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A new report by Logz.io analyzes key trends and challenges experienced by developers every day. As we continue to watch cloud and observability sectors mature, the complexity of environments and speed of incident response remain big challenges.
One of the most interesting, yet troubling, findings of the research is that 64% of respondents report over an hour mean time to recovery (MTTR), compared to 47% reported in last year’s report. What’s more, 53.4% of people surveyed last year claimed to have resolved production issues within an hour on average – this year, that number dropped to 35.94%.
Another data point from the report reveals that application and data security have moved to the forefront of devops teams’ priorities. Ranking as the fourth overall concern among respondents at 33%, data security was identified as one of the survey’s primary observability challenges. From expanding their role in security based on an increasing emphasis on the cloud, to managing various tools, devops teams are increasingly concerned with security issues.
While the majority of today’s devops practitioners report that their cloud and observability efforts mature quickly, challenges around the monitoring of complex microservices and efforts to speed incident response continue to pose sizable hurdles. According to the research, observability tooling and practices continue to escalate while challenges arise — such as monitor tracing, developing visibility into Kubernetes, microservices, serverless and cloud native architecture.
By closely tracking and analyzing data that is central to core observability requirements and reducing MTTR despite identified challenges, organizations can better calculate associated spending and ROI. Emphasizing these factors combined with an increased focus on application and data security solve the challenges identified by devops teams and observability practitioners.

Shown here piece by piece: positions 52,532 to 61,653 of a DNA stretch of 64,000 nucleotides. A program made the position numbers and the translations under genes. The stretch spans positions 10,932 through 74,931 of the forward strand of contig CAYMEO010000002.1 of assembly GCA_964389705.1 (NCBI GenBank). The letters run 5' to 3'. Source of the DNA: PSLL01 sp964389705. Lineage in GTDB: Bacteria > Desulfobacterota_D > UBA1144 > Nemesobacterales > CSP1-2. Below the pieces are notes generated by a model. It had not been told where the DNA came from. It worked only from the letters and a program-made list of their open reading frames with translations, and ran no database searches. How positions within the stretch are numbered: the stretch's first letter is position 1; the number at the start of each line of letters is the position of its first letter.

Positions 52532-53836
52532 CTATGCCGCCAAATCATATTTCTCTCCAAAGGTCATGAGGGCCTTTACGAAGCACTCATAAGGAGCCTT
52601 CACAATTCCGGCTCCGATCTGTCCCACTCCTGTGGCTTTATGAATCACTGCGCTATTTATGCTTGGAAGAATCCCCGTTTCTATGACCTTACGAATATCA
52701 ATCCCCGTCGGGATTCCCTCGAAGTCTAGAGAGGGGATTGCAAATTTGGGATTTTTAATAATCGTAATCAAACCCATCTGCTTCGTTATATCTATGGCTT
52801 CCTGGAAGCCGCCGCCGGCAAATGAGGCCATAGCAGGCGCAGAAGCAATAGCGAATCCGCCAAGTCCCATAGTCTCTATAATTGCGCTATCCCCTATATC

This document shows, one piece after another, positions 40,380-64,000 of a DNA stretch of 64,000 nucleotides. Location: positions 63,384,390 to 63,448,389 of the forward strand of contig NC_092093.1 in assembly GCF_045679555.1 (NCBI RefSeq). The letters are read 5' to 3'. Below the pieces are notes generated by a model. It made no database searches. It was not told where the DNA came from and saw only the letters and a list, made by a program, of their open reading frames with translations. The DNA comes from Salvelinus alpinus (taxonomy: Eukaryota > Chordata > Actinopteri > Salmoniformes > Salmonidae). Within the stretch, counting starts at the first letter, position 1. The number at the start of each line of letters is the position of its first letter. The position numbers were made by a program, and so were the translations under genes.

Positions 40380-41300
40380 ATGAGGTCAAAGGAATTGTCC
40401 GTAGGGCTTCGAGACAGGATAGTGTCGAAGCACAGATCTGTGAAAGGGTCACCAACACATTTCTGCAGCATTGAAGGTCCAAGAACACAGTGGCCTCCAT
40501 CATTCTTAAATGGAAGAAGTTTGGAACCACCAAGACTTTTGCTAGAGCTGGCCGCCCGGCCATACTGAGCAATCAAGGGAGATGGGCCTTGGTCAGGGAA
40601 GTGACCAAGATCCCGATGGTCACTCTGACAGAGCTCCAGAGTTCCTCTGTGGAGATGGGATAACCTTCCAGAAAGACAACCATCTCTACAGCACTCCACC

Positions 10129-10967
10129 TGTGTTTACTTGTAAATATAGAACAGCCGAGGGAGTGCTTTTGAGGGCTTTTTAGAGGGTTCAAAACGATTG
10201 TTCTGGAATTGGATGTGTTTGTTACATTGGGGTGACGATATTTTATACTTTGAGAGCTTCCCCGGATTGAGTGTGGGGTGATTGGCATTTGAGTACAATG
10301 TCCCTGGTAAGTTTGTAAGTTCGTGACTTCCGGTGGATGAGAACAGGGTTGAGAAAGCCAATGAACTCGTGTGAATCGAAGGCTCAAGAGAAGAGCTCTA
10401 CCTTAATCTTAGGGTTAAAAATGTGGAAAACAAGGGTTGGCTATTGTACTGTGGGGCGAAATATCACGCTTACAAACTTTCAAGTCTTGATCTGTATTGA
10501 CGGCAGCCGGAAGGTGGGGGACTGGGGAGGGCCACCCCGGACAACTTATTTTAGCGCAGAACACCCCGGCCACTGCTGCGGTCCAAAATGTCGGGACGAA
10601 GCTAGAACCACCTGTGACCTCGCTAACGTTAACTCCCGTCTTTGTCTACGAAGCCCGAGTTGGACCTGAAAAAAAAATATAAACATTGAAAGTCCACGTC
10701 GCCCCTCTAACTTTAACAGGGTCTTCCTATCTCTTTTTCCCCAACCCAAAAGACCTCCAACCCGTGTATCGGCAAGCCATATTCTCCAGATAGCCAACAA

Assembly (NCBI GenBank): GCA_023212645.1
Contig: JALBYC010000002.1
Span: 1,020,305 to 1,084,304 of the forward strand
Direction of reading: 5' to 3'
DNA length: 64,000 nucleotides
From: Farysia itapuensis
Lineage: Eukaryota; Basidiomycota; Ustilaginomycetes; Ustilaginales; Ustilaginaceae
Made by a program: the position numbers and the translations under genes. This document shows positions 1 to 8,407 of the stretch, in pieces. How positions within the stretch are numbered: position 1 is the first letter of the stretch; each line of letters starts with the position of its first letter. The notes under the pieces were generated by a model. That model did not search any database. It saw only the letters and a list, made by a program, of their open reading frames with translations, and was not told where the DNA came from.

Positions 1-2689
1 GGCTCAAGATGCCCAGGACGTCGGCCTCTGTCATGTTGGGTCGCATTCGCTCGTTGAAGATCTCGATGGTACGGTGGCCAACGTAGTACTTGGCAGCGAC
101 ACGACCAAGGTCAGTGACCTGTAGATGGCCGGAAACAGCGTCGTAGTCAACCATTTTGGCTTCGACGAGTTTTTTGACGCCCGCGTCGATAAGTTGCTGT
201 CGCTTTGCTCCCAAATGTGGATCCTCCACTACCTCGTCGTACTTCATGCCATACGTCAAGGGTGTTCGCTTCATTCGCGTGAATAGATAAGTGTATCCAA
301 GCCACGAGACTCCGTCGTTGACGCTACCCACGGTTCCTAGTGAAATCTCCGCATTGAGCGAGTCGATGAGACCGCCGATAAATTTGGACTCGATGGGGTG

The report reveals that there is too much data and the current model for observability is broken. Organizations are becoming more concerned about the impact of data volumes on production quality and cost. This report offers an analysis of the evolving landscape and calls on organizations to think carefully about the impact of Kubernetes and microservices and constantly evaluate telemetry data value and hygiene.
As AI is integrated into day-to-day lives, justifiable concerns over its fairness, power, and effects on privacy, speech, and autonomy grow. Join this VB Live event for an in-depth look at why ethical AI is essential, and how we can ensure our AI future is a just one.
“AI is only biased because humans are biased. And there are lots of different types of bias and studies around that,” says Daniela Braga, Founder and CEO of Defined.ai. “All of our human biases are transported into the way we build AI. So how do we work around preventing AI from having bias?”
A big factor, for both the private and public sectors, is lack of diversity on data science teams — but that’s still a difficult ask. Right now, the tech industry is notoriously white and male-dominated, and that doesn’t look like it will change any time soon. Only one in five graduates of computer science programs are women; the number of underrepresented minorities are even lower.
The second problem is the bias baked into the data, which then fuels biased algorithms. Braga points to the Google search issue from not so long ago, where searches for terms like “school boy” turned up neutral results, while searches for terms like “school girl” were sexualized. And the problem was gaps in the data, which was compiled by male researchers who didn’t recognize their own internal biases.
For voice assistants, the problem has long been the assistant not being able to recognize non-white dialects and accents, whether they were Black speakers or native Spanish speakers. Datasets need to be constructed accounting for gaps like these by researchers who recognize where the blind spots lay, so that models built on that data don’t amplify these gaps with their outputs.
The problem might not sound urgent, but when companies fail to put guardrails around their AI and machine learning models, it hurts their brand, Braga says. Failure to root out bias, or a data privacy breach, is a big hit to a company’s reputation, which translates to a big hit to the bottom line.